I’ve been working through all the experiences I went through in my life thus far. I wrote about this in Don’t Get Divorced, where I was feeling bitter about how my abusive ex seemed to be flourishing, without karma visiting him. But I’ve had other thoughts since then. Everything I said is still valid and true, but I no longer think he’s getting away with the horrible way he treated me.
I’ve realized, however, that getting lost in wishing for the karma truck is a dead-end street. Because karma doesn’t always arrive when you think it should. It has its own timetable, and when you’ve been grievously wronged, as I was, your innate sense of justice could make you quite bitter if karma doesn’t visit when it would be *right* in your mind.
I found peace by letting go of my desire for karma. That’s right – I let go of wanting the universe to right the wrongs, and then I found my inner peace. It was right there, waiting for me to see it. And if you are going through a similar situation (although I wouldn’t wish what I went through on anyone) I pray you find a similar peace.
In the midst of this peace, I’ve recognized that to move forward in my life, I need to identify the abusive behaviors I was subjected to, and the repercussions of them in me: the insecurity, the fear of speaking my mind, all of it. The reason for this is, I will *never* allow myself to get into an unhealthy relationship again. I was abused so badly that I was left ripe for someone to take advantage of my trusting nature combined with my lack of self-confidence (caused by abuse), and that is exactly what happened. I was played, really really well. So the best thing I can do for my future is to process everything that happened to me, to guard against future narcissists.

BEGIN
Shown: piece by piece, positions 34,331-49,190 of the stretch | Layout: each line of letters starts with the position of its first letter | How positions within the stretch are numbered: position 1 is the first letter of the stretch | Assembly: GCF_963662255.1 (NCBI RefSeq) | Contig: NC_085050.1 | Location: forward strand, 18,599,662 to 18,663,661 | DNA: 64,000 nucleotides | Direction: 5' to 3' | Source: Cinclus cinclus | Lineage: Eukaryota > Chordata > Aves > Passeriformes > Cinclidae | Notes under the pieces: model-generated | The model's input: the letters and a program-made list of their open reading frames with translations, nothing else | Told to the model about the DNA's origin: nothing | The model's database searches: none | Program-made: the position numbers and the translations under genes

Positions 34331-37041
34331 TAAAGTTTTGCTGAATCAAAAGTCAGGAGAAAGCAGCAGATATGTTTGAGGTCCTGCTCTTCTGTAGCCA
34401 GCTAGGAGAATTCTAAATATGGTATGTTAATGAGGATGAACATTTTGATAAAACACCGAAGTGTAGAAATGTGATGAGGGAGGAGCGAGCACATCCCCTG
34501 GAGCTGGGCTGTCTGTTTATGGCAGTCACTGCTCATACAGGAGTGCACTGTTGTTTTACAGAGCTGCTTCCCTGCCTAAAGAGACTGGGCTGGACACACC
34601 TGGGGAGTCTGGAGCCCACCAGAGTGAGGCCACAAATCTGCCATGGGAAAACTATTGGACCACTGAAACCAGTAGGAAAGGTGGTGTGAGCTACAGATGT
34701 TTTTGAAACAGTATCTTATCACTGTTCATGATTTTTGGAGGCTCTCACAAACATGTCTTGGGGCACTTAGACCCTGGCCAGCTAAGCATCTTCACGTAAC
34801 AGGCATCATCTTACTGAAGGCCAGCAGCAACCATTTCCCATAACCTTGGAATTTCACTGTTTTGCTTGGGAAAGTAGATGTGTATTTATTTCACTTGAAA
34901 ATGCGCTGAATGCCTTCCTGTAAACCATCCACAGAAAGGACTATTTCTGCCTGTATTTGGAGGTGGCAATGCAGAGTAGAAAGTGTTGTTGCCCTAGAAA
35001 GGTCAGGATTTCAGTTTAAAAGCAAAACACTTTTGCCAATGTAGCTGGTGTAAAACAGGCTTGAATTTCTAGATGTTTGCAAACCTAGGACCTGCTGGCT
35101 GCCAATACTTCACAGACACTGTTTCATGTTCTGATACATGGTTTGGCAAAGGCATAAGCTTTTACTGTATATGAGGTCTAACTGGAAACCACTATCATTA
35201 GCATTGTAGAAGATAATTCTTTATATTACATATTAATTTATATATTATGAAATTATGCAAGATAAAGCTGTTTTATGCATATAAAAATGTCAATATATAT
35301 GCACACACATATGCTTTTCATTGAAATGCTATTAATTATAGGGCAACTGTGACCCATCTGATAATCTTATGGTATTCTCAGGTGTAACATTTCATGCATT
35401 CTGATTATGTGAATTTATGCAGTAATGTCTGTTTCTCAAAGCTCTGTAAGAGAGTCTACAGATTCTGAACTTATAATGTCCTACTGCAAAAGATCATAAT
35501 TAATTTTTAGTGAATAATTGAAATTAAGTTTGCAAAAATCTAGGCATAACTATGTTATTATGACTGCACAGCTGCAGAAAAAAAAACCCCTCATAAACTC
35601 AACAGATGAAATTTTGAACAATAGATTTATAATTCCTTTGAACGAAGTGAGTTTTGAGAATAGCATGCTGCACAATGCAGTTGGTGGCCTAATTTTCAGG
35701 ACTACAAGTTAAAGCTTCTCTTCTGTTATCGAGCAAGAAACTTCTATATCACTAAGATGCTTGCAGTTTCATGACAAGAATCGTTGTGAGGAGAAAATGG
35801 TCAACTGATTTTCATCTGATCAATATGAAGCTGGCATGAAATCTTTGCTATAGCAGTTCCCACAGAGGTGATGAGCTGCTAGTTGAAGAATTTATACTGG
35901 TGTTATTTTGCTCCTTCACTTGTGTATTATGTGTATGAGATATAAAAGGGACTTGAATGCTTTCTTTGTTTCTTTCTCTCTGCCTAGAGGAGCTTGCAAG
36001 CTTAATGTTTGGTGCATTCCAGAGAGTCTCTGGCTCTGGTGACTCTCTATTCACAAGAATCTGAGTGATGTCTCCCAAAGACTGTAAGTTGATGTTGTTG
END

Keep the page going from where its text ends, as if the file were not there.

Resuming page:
Today I want to talk about fear. We all know what fear is, but when does it become a danger? I think fear is the enemy when it is used to make you fear making your own decisions and/or living your own life. In my past marriage, when we first were dating I was independent and resistant to control. This isn’t the blog to get into the details, but my defenses were slowly worn down, until a year later, I was obediently taking my hair out of the hair clip after he screamed at me (at a wedding, while I was pregnant) (high risk twin pregnancy that I lost a week later) because I knew he didn’t like hair being tied up.
He used a smart approach of intense love followed by insane screaming at me, calling names, making threats. And the threats were always what I most feared. After we had children, of course, it was to take my children away unless I did what he wanted. Before children, he would tell me he was the only one who really loved me and I couldn’t trust anyone. It was a slow move to isolate me, and make me think he was all I had. It’s an insidious yet effective move.